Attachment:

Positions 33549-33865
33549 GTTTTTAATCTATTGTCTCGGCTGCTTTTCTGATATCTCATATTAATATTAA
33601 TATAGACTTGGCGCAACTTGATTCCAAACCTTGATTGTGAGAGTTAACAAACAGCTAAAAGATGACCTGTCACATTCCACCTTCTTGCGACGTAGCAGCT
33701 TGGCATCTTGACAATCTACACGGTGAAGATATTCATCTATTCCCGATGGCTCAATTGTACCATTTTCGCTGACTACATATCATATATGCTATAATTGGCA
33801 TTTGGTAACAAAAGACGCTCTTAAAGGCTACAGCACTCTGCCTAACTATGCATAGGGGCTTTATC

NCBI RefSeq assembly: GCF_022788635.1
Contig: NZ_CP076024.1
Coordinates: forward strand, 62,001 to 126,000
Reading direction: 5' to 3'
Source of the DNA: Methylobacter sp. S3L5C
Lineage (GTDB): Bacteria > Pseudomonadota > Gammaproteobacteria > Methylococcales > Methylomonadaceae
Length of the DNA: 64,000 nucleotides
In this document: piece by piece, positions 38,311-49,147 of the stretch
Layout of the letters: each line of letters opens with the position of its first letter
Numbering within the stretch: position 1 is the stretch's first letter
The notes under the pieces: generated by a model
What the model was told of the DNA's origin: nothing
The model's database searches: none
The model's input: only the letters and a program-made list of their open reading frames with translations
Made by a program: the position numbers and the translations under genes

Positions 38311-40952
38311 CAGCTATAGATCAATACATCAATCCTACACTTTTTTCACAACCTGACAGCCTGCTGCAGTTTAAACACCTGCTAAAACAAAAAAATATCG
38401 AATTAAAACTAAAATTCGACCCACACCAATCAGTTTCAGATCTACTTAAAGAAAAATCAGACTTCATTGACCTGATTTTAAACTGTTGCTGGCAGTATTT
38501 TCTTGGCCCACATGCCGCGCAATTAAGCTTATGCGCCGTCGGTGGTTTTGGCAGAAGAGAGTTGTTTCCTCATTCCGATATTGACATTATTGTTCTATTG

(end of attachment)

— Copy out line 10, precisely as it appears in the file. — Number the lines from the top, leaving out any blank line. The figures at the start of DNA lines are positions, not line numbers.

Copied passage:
Source of the DNA: Methylobacter sp. S3L5C